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The Municipal Library and Archives welcomes researchers to use our collections. The research rooms at the New York City Department of Records & Information Services (DORIS) are open to the public by appointment.
Please submit ONE inquiry to expedite response times.
Messages received via email, the Archives Collection Guides website, and the Department of Records websites are all routed to reference staff. Please allow 3 to 7 business days for responses to all inquiries and appointment requests.
What do I receive with my order? The NYC Municipal Archives will provide the following documentation based on your requests and research needs:
Certified Vital Record: A true copy of a vital record in the custody of the New York City Municipal Archives, issued by the Department of Records and Information Services. Printed on certificate paper without a wet signature and without a raised seal.
Letter of Exemplification: A true copy of a vital record in the custody of the New York City Municipal Archives, issued by the Department of Records and Information Services, and a letter re-stating the specific borough, year, and certificate number of the vital record. The copy of the vital record will have the raised seal of the Department of Records and Information Services. The letter will have a wet signature and a raised seal.
No Amendment/Correction Letter: A letter stating the Archive's policy that prohibits editing, correcting, and/or amending the historical records in its custody. The letter will have a wet signature and a raised seal.
Certified Property Card, OCME, or Civil List records: A true copy of the record with a raised seal and stamp, certifying issuance by the Department of Records and Information Services.
How do I place an order if the date of birth, death or marriage is not known and/or the certificate number is not known?
You can place an order for a search by filing in the information that is known. Your order must contain a name, year range and borough range.
Search online indexes for free, courtesy of genealogy organizations:
Note:Ancestry.com citations often link all names listed on a vital record (spouse, parents, children) to one certificate number. Please be sure the certificate number you provide corresponds to the individual named in the request.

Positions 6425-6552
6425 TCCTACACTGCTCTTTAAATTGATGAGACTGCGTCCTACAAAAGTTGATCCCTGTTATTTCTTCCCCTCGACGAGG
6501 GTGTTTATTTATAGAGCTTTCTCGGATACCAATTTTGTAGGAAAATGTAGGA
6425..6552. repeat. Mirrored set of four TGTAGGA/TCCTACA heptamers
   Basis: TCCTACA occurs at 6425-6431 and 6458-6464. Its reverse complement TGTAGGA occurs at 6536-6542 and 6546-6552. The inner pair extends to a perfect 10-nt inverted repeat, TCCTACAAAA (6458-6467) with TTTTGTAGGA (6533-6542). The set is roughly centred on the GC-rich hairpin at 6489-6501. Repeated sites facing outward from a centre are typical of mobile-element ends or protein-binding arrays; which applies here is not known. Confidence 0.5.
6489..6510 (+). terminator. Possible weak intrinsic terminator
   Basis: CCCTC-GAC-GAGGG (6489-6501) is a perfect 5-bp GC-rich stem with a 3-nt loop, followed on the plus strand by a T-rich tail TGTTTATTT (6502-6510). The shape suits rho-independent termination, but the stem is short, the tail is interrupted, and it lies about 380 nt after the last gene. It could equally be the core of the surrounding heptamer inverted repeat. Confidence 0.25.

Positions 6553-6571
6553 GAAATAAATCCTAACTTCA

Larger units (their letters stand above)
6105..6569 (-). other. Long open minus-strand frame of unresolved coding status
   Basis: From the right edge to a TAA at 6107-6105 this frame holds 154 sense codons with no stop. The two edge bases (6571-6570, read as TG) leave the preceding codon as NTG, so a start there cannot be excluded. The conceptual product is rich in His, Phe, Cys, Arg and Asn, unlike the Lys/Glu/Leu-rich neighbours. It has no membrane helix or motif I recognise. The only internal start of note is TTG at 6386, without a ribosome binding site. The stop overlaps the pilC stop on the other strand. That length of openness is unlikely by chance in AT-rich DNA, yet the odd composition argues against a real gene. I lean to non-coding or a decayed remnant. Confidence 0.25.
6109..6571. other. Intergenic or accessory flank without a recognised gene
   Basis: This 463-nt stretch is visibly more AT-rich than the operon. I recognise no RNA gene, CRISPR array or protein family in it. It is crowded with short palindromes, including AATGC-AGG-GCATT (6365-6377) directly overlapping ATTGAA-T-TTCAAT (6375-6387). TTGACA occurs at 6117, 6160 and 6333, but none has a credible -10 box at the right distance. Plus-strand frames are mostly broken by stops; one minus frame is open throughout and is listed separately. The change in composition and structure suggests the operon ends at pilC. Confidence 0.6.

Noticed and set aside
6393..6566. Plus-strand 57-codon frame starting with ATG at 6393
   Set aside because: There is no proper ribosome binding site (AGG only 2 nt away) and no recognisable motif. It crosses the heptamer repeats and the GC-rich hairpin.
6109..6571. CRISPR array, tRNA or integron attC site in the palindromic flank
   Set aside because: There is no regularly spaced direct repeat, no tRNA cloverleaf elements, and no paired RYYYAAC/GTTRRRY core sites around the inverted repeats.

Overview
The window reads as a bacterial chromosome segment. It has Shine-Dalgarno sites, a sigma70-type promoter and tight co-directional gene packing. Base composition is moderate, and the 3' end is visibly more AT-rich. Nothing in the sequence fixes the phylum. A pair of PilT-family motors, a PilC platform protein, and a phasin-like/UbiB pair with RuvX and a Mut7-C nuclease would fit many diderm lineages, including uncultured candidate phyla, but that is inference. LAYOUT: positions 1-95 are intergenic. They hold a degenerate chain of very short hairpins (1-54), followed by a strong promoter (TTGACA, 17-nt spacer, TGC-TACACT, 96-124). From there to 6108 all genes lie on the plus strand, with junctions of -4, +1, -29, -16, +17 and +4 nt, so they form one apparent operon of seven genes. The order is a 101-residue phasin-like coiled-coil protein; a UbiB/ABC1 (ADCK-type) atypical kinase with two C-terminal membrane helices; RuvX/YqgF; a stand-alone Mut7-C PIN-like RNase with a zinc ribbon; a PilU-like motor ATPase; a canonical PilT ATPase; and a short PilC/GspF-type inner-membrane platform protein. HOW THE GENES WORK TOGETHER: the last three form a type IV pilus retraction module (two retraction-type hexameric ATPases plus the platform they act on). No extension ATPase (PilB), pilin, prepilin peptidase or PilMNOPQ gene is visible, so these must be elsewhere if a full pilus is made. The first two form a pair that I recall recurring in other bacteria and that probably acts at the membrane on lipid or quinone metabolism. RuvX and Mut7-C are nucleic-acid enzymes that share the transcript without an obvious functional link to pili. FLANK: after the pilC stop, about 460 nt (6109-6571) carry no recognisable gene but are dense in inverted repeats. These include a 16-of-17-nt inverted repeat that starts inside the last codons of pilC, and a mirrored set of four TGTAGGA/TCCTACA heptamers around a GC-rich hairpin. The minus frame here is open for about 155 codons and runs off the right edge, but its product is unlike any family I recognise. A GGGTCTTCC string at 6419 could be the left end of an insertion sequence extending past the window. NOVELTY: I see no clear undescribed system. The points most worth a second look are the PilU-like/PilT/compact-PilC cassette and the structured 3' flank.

What is the difference between Health Department marriage certificates and City Clerk marriage license records?
Couples who married between 1908 and 1937 may have filed records with both the Department of Health and City Clerk. In these instances, two records will exist: the license and the single certificate.
Department of Health Marriage Certificates were issued until 1938. They were filled out by the person performing the wedding ceremony. These certificates contain limited information.
City Clerk Marriage Licenses were issued beginning in 1908 in compliance with NY State Law. The City Clerk marriage record series typically includes:
Affidavit filled-out by the couple.
License issued by the Clerk, (includes parents’ country of birth and bride’s occupation)
Certificate filled-out by the person performing the wedding ceremony.
All orders for a Marriage Search will include a search in both indices.
What if I need a vital record for legal procedures (e.g. dual citizenship, apostille process, veteran benefits)?
Request a Letter of Exemplification. This option provides:
A true copy of a vital record in the custody of the New York City Municipal Archives, issued by the Department of Records and Information Services with a raised seal.
A letter re-stating the specific borough, year, and certificate number of the vital record with a raised seal and a wet signature.
If ordering online, you must select Mail Shipment as your Delivery Method in order to receive a raised seal and wet signature.
For information about divorce records contact the County Clerk in the County where the divorce action was heard, or, contact the New York State Department of Health (divorce after 1963), Corning Tower, Empire State Plaza Albany, NY 12237.
How do I request a name change record?
For information about name change records contact the Civil Court in the County of residence.
Is it true that the New York City Department of Records and Information Services (DORIS) has photographs of every house in the city, taken around 1940 and again in the 1980s? How can I see them and/or order copies?
Yes, between 1939 and 1940, the Works Progress Administration (WPA) staff photographed every house and building in the five boroughs for property tax assessment purposes. The City photographed every house and building again in the 1980s. The photographs can be searched and viewed on the agency website.